So we changed tactics to fish at night and started drifting baits. We were fishing a combination of dead bluefish and stinky tinky, but the sharks ate all our bluefish early on. We had a nice run, but pretty soon I could tell it was sharky, a few minutes later, Jeff assisted me in safely releasing a 10' long scalloped hammerhead. Put baits back out and soon after hooked up with a big strong fish in the dark, but something seemed wrong. After 2 hours, we found that a full grown adult bottlenose dolphin had swam into our line and not hooked itself, but had somehow managed to lasso itself with our fishing line. In 20 years of professional fishing, that's the first time I have ever had to crank in a dolphin much less one that wasnt even hooked. It fought really hard but when we realized it was a dolphin, we made sure to send it away safely, untangled from the line, and unharmed.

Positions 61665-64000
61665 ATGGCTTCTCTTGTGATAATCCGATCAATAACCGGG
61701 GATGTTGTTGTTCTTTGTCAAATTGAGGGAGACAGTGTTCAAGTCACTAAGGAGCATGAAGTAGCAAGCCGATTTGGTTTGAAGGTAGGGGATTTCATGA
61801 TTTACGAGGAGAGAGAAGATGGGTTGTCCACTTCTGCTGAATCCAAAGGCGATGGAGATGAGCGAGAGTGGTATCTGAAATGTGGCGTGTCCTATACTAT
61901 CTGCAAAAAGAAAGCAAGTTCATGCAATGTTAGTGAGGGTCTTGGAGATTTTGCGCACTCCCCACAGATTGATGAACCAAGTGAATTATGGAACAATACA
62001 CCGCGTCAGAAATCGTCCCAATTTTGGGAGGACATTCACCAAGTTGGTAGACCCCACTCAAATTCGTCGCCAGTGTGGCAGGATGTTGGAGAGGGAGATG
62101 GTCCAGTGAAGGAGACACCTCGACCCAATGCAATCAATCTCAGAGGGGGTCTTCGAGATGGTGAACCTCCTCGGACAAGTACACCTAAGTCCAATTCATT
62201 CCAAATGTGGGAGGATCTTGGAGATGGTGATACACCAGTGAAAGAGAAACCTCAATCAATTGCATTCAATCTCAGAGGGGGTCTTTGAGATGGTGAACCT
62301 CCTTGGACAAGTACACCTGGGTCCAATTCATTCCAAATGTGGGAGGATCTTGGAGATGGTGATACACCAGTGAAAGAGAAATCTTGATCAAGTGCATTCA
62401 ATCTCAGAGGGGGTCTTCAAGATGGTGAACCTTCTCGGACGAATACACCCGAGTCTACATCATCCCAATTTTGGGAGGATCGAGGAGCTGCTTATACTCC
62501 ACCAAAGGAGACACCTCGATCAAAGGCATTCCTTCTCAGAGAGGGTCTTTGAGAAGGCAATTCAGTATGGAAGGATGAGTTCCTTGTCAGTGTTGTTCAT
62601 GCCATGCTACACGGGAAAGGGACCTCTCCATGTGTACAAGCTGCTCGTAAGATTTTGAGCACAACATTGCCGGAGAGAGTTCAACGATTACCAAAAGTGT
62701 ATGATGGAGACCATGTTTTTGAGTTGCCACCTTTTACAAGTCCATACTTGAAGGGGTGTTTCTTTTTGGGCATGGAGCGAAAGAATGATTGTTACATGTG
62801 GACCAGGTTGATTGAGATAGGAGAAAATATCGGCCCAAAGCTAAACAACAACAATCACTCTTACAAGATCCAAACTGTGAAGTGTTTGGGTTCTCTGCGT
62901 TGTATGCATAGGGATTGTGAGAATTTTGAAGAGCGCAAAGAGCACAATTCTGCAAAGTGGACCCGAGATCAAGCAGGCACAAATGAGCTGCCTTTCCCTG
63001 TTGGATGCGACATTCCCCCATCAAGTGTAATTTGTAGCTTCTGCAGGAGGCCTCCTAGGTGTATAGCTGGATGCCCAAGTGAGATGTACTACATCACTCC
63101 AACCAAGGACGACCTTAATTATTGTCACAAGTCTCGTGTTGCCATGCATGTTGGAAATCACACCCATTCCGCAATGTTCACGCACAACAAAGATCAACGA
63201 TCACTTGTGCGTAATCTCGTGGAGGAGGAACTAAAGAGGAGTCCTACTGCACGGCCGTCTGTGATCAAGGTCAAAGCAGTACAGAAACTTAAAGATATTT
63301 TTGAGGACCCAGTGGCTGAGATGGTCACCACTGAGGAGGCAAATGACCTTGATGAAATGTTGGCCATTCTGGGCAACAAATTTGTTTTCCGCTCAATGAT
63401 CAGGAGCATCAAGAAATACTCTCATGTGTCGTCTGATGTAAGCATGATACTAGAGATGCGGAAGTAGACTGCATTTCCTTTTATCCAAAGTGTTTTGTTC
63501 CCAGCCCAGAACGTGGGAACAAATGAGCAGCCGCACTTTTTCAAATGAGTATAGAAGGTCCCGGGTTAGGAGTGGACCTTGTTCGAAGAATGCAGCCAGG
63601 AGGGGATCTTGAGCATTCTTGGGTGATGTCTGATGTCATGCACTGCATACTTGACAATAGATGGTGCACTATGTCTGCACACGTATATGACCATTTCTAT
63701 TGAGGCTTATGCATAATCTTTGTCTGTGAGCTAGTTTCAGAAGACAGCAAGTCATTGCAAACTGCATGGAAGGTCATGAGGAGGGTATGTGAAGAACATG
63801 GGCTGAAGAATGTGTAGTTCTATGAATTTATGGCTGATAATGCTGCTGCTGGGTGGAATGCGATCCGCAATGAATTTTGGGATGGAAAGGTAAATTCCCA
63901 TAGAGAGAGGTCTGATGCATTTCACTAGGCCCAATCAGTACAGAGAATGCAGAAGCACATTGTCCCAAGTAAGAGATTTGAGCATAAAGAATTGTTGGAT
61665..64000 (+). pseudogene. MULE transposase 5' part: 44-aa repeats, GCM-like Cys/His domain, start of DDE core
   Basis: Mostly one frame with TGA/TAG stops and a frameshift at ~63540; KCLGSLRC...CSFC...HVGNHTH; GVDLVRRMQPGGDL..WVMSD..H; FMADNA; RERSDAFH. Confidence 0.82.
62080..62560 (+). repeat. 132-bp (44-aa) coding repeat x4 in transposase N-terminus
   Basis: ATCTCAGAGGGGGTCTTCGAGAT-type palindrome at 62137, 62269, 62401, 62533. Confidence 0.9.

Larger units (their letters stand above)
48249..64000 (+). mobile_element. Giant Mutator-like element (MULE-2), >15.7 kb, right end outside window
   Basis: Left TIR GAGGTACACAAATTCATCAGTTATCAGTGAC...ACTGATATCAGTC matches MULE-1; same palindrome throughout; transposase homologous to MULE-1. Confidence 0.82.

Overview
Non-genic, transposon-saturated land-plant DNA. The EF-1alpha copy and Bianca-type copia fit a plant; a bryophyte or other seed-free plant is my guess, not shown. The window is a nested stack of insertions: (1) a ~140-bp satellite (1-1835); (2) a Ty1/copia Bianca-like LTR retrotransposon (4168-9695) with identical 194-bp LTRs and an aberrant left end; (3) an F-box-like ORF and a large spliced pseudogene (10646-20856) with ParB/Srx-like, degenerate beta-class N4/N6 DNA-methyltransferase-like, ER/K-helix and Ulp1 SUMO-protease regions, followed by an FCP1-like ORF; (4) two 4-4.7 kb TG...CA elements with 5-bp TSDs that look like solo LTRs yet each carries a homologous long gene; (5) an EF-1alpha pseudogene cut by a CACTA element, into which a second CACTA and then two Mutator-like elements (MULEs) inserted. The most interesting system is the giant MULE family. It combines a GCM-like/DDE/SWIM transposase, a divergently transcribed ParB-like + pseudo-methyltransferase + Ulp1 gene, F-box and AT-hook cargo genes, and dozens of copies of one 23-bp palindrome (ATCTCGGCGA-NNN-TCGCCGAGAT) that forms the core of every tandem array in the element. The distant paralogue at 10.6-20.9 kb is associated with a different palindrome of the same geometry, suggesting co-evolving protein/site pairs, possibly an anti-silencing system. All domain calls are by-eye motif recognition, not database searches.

After cranking a giant bluefin, a giant hammerhead shark, and then a 2 hour battle with a tangled porpoise, I was completely exhausted. I asked Jeff to but the baits back out and watch the lines so I could get a little shuteye. At 4:17am I was awakened to Jeff screaming "we're on!". I rushed to put my boots on and when I walked into the cockpit, I found Jeff cranking in one rod, and the other rod bowed over, losing line incredibly fast. I grabbed the bent rod and started to get settled in to fighting the fish, but as Jeff cleared the other rod, he hooked up with something close to the boat. He pulled it up quickly and a 100 pound class mako shark was thrashing around on the surface just a few feet from the line that is hooked up with an obvious very large tuna that is checking out- running straight for the bottom in over 1 mile deep water. Not good! But Jeff handled it well. He got the shark beside the boat quickly and cut it off to get it away from the fish I was working on.